Next week, I’m speaking on a panel at Overloaded 2013 called “Can technology save us?”. We’re going to be discussing some of the ways technology can help to keep us from getting totally overwhelmed by our ever-expanding access to information. In preparing for the conference I’ve come across some interesting perspectives on how today’s abundance of information affects our lives. Here are some examples.
Matt Cutts is an engineer at Google, and he’s been doing a series of 30-day personal experiments. In his latest one, he takes a step back from email, social media, and news. He learned that he was able to get more things done, and still didn’t miss out on important information. He also made the observation that he can make his communications ‘scale’ better by responding to emailed questions in a different medium, such as with a public video or a blog post.
In this post, Lifehacker breaks down several often-repeated ideas related to time management and productivity. Several of them relate to information overload, how do deal with it, and the scary things it may (or may not) be doing to our brains.
The office itself can be one of the biggest sources of information overload, and sometimes the best thing to do is just get away from it. Office environments, even with awesome co-workers, usually mean a fairly steady stream of interruptions. Ducking out to a coffee shop for a few hours a couple times a week can give you some time away from the usual work-related distractions. And it may be just enough of a shake-up to help you bust out of normal work routines, like constantly checking email, and actually get some real focused work done.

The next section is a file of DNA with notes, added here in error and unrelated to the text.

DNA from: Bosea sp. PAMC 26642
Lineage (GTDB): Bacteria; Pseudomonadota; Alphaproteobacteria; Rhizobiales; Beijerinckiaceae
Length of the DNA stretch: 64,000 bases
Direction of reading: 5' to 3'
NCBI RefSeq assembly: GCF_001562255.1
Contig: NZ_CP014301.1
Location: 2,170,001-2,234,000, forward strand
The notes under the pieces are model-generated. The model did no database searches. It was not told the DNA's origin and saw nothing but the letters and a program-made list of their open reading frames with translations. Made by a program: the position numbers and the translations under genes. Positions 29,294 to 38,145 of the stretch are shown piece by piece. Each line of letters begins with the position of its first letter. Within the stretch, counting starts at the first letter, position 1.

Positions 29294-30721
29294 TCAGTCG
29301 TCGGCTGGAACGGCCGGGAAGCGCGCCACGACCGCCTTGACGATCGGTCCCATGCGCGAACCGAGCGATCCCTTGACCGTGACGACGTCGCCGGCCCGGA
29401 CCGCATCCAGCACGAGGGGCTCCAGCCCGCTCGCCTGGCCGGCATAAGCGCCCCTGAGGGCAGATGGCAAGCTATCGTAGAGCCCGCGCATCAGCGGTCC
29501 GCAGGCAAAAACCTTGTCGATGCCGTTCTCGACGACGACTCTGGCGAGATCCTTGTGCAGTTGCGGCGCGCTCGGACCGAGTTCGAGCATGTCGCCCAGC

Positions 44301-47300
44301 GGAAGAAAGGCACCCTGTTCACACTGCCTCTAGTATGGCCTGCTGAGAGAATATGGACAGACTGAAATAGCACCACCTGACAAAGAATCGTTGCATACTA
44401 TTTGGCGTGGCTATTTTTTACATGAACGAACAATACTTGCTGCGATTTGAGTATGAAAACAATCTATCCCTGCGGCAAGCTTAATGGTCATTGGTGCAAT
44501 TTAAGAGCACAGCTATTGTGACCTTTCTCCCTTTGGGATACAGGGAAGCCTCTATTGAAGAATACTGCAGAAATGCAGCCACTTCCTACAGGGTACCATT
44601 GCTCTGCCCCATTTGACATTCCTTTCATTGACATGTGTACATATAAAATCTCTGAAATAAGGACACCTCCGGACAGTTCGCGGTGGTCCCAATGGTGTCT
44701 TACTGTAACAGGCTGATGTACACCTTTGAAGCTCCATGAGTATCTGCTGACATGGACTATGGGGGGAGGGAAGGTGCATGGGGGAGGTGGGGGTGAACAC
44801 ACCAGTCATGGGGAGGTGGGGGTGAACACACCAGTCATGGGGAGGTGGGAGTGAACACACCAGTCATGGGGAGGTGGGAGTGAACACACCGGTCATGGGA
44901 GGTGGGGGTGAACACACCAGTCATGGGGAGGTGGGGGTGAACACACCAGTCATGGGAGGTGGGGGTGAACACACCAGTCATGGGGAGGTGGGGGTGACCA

It’s no surprise that there are a huge number of services, tools and methodologies for dealing with distractions and staying focused. The amount of information we have to swim through on a daily basis requires us to have some kind of system, right? This article in the Wall Street Journal examines the fact that no productivity system is for everyone and looks at some of the things you should think about when looking to adopt a new approach.
It’s pretty easy to think of information overload as an entirely modern phenomenon. I mean, how overloaded could you possibly get before the internet started shooting you in the face with a never-ending firehose of news, status updates, and pictures of kittens? Turns out, it’s been an issue, in one form or another, for a good long while. Here’s a look at information overload from a historical perspective.
With all the talk about how information overload is this big, complicated problem that needs to be fixed, it’s important to remember that information has opened the door to some pretty amazing things. Each year, Bill Gates publishes an annual letter, where he discusses his thoughts on issues the world should focus on for the coming year. This year, he’s focused on information. He makes a strong case for using measurement tools to make real, lasting, positive changes on many global issues. He provides some great examples of how having more information generally leads to better outcomes. He’s focused on large, world-changing issues, but I think some of the principles he talks about work equally well on a smaller scale, as shown by the QuantifiedSelf movement.